How can we tame Kenya's wild, reckless drivers?

My observation is that a majority of Kenyan drivers are reckless and inconsiderate. PHOTO | SHUTTERSTOCK

What you need to know:

  • The fines levied for traffic infractions are both punitive and a revenue source for the government.

  • They are not going anywhere any time soon. However, there is also a need to incentivise road courtesy and good driving.

  • Several entities are hard at work collaborating with my company to come up with effective structures that will reward competent helmsmanship.

Hello Baraza,

My observation is that a majority of Kenyan drivers are reckless and inconsiderate, yet will ask God why he allowed an accident to happen or blame the devil for their own failings. It beats me why the simple act of dimming lights at night for an oncoming vehicle is hard for most drivers, especially those who drive trucks, buses and a slew of personal vehicle owners who have mounted blinding xenon lights.

I must admit you have a great following, and it is my humble request that you create a section that addresses road civility. It beats logic for you to offer someone advice to buy a great car yet that person lacks the civility of handling that car on the road, which then contributes to the accidents we keep reading about every day.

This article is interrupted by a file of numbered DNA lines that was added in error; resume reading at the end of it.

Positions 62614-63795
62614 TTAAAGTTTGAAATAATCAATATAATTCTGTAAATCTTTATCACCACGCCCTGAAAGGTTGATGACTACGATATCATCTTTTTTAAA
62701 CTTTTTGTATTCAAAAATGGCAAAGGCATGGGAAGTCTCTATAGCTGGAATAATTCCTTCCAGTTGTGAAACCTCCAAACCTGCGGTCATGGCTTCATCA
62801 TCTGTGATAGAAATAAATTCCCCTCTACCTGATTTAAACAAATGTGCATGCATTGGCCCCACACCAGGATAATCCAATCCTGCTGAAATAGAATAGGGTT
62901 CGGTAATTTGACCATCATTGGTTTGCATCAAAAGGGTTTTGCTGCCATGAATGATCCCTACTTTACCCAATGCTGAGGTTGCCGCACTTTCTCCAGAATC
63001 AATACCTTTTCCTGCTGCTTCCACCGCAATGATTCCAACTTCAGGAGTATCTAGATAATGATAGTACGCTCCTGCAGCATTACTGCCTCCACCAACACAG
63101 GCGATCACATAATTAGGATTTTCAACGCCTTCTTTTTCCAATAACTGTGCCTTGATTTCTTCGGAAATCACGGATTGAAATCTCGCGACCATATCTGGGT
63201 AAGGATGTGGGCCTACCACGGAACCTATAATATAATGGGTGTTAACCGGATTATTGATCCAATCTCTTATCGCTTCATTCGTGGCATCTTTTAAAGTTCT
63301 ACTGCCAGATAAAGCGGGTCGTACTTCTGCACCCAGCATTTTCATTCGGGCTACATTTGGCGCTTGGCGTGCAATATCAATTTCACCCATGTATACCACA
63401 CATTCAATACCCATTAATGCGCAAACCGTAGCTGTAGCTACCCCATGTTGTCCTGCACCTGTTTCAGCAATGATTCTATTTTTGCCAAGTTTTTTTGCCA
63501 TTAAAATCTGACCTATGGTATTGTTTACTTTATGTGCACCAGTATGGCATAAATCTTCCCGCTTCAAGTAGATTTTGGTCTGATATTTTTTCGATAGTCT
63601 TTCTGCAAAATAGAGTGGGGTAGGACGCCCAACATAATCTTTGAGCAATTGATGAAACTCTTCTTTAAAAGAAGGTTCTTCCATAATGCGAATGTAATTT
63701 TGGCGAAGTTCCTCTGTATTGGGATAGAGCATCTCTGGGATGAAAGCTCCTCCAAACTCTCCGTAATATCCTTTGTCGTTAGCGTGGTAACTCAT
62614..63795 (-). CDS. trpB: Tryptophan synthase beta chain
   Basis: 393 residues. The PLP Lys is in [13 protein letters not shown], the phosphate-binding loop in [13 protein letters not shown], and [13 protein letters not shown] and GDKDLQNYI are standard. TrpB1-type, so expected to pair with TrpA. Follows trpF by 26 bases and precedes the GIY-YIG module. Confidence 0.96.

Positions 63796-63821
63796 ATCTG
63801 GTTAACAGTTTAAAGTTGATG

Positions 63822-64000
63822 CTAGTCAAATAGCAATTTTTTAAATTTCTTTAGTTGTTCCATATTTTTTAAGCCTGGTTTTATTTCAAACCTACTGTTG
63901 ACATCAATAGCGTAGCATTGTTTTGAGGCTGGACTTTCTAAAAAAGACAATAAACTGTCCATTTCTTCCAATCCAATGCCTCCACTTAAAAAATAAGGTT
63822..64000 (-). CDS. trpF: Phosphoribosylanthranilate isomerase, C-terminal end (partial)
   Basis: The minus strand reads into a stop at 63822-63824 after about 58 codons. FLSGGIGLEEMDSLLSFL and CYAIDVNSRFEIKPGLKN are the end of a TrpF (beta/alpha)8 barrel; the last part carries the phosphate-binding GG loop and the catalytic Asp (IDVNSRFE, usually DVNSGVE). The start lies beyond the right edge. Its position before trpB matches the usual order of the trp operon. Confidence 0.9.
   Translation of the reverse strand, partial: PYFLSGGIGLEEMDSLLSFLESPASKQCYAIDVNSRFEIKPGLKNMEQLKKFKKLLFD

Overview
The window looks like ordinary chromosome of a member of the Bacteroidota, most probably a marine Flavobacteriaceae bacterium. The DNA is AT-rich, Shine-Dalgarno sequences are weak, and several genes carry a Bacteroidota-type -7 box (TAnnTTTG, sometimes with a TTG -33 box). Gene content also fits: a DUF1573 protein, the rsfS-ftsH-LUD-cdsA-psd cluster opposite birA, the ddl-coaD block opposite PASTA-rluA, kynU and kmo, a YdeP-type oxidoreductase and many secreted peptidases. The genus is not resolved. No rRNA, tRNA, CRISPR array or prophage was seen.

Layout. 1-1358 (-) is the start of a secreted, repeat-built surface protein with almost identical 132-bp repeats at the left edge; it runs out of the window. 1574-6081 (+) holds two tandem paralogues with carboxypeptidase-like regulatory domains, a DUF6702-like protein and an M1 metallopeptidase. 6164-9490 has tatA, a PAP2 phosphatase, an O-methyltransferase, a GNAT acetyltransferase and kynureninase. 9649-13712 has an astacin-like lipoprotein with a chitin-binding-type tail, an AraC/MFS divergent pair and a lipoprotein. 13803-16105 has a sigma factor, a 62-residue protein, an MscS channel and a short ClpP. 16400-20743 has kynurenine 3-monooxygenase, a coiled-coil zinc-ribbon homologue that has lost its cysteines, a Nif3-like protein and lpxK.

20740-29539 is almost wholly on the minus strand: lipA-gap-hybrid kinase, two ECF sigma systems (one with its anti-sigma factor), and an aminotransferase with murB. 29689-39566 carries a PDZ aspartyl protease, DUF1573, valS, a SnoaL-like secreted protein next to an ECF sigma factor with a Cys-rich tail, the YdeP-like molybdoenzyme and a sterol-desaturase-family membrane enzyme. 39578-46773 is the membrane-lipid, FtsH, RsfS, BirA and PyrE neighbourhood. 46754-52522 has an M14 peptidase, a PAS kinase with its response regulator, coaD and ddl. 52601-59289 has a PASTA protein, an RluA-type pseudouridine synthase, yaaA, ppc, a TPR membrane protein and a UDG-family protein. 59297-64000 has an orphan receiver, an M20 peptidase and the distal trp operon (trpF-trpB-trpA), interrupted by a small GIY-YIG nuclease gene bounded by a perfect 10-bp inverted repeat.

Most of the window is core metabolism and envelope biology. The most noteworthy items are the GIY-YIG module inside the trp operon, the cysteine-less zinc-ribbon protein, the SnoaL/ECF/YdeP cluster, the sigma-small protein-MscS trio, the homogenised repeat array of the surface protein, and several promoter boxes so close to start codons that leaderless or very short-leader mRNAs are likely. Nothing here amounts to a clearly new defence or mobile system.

Other observations I have also noted are:

Failing to indicate or indicating just immediately when about to negotiate a corner, not realising that the car behind can ram them.

Treating zebra crossings as a nuisance, especially here in Nairobi. Most drivers accelerate when approaching a zebra crossing but “pretend” to observe when a policeman is around.

We have allowed motorcyclists to wreak havoc on our roads, and they have since become untameable and a danger to everyone, including themselves, given that they do not care about traffic rules nor regulations.

Those concerned also need to put up clear road signs, especially where there are road bumps. It’s perilous hitting an unmarked road bump at 80km/h especially at night.

Lastly, I’m alarmed by the draft proposal prepared by NTSA to bring sanity on our roads. What I’m reading from it is not how it will make it safer for everyone using a vehicle, but what the government will collect from vehicle owners. I think we try solving a change of consciousness by penalising monetarily. In Tanzania along highways, there are banners written “Fuata sheria bila kushurutishwa”. Whatever they’re doing seems to work well since there are few road accidents being reported.